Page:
Once you have achieved a good level of physical fitness and the required mental attitude to go with it, you could give yourself a ‘trial run’ and subscribe to an adventure / fitness race such as the Men’s Health Urbanathlon, Men’s Health Survival of the Fittest or Tough Mudder. The basis of such endurance challenges is a run of several km (usually 10km-15km) combined with numerous obstacles which range from crossing ice ponds on monkey bars to running across high voltage wires. Few activities could get you as mentally and physically prepared for a SHTF situation as these challenges.

The bottom line

Start investing on your physical fitness now and make sure that you and your family can depend on your stamina and strength if the need ever arises. Make sure you could jump over that wall to take cover from the barrage of bullets coming your way and lift that downed electricity pole to free your trapped son. Being in good physical shape will also come handy in your everyday life. So are you ready to start your journey to being the sexiest prepper in town?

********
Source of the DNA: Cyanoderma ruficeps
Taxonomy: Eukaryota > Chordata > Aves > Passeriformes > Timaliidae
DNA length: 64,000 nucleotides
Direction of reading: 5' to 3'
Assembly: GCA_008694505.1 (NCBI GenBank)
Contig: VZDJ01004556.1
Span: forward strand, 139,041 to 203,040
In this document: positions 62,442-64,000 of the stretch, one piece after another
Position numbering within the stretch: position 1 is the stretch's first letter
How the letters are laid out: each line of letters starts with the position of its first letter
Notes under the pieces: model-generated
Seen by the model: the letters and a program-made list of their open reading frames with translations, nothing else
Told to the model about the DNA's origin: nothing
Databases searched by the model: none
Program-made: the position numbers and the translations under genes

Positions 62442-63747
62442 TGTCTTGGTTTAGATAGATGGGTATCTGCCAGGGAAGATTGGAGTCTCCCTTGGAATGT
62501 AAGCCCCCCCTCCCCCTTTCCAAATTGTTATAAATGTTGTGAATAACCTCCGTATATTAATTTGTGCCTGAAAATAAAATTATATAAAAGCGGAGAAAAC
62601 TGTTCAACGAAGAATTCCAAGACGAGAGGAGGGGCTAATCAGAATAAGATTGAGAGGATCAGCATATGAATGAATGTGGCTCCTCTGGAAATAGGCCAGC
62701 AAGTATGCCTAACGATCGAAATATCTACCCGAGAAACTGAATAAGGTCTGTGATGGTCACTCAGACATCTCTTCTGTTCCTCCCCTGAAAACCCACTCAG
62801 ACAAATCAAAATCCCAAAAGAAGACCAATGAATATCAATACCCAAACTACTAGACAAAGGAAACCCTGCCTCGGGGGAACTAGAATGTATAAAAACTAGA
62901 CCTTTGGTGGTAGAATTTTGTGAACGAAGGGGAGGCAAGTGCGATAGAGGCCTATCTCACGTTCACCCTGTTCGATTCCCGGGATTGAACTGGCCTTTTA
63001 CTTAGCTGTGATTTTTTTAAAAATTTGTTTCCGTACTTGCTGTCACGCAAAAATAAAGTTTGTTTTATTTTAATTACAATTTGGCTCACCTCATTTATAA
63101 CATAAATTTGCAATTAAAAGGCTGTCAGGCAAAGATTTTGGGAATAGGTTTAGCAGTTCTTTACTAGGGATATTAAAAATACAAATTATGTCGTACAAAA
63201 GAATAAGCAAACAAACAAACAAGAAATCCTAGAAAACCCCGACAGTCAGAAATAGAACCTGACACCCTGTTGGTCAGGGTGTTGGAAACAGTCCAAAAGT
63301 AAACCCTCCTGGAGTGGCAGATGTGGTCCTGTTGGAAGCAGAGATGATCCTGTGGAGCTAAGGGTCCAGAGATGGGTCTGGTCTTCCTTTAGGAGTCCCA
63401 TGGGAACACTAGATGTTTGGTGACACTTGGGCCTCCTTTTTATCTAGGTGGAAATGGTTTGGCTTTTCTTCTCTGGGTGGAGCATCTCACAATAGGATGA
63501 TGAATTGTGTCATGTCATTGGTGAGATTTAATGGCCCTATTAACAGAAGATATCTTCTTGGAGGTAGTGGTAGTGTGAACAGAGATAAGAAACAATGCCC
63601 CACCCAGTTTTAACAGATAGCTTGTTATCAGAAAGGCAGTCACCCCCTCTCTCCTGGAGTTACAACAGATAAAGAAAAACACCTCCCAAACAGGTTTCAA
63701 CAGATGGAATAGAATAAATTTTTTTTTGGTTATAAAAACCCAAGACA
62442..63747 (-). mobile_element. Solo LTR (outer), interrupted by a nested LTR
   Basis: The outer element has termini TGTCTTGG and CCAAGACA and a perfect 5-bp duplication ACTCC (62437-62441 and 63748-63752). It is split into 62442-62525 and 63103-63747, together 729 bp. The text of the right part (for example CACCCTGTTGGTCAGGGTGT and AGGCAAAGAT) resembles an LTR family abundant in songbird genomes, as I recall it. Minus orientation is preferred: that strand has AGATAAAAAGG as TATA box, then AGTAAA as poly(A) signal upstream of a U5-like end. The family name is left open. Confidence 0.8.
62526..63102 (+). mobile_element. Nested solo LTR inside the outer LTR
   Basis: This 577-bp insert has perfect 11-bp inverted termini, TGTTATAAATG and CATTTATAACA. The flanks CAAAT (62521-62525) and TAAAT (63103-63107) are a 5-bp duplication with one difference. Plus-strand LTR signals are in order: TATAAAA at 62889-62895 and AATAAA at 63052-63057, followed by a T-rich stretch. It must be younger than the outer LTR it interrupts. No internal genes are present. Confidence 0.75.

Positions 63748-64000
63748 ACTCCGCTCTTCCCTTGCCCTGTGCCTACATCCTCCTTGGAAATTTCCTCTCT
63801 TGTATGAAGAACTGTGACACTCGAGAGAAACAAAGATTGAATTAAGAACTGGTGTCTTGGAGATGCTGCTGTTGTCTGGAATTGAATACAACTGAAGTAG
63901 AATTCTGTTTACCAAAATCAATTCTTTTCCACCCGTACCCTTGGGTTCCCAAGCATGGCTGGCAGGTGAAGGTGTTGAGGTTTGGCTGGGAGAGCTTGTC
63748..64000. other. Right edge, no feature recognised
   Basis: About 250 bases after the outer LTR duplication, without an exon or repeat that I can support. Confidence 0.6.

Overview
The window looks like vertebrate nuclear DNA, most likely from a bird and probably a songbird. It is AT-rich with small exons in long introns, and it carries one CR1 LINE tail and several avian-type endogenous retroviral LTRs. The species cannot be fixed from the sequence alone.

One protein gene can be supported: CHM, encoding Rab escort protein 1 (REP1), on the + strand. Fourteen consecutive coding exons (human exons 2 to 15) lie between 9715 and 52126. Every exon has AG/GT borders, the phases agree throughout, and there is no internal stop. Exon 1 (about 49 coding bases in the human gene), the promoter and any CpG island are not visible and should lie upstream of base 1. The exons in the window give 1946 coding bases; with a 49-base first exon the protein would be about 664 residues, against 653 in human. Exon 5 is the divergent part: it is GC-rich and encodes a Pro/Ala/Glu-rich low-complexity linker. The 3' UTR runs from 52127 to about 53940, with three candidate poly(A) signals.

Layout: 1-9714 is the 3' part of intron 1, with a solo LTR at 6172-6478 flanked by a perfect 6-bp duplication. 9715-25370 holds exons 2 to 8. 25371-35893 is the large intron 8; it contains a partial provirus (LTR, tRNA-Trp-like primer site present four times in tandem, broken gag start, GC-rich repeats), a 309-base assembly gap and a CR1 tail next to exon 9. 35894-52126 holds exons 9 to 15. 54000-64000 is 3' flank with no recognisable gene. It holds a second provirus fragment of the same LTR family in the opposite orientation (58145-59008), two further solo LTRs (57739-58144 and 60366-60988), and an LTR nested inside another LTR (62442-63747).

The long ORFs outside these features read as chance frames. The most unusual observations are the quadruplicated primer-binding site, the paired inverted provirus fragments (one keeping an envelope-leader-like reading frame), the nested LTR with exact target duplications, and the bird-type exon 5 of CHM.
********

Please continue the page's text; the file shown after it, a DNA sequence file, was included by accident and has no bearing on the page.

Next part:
Whenever I meet preppers, I’m usually fascinated by their level of preparedness. The majority have ample supplies of food and water, weapons and the latest technological gizmos. However most seem

In this article we are going to discuss different methods of securing your home or business in areas that tend to have higher crime rates than some other areas. On our community we often spotlight areas and analyze crime statistics to try and be solution orientated as to a relevant solution.

City Life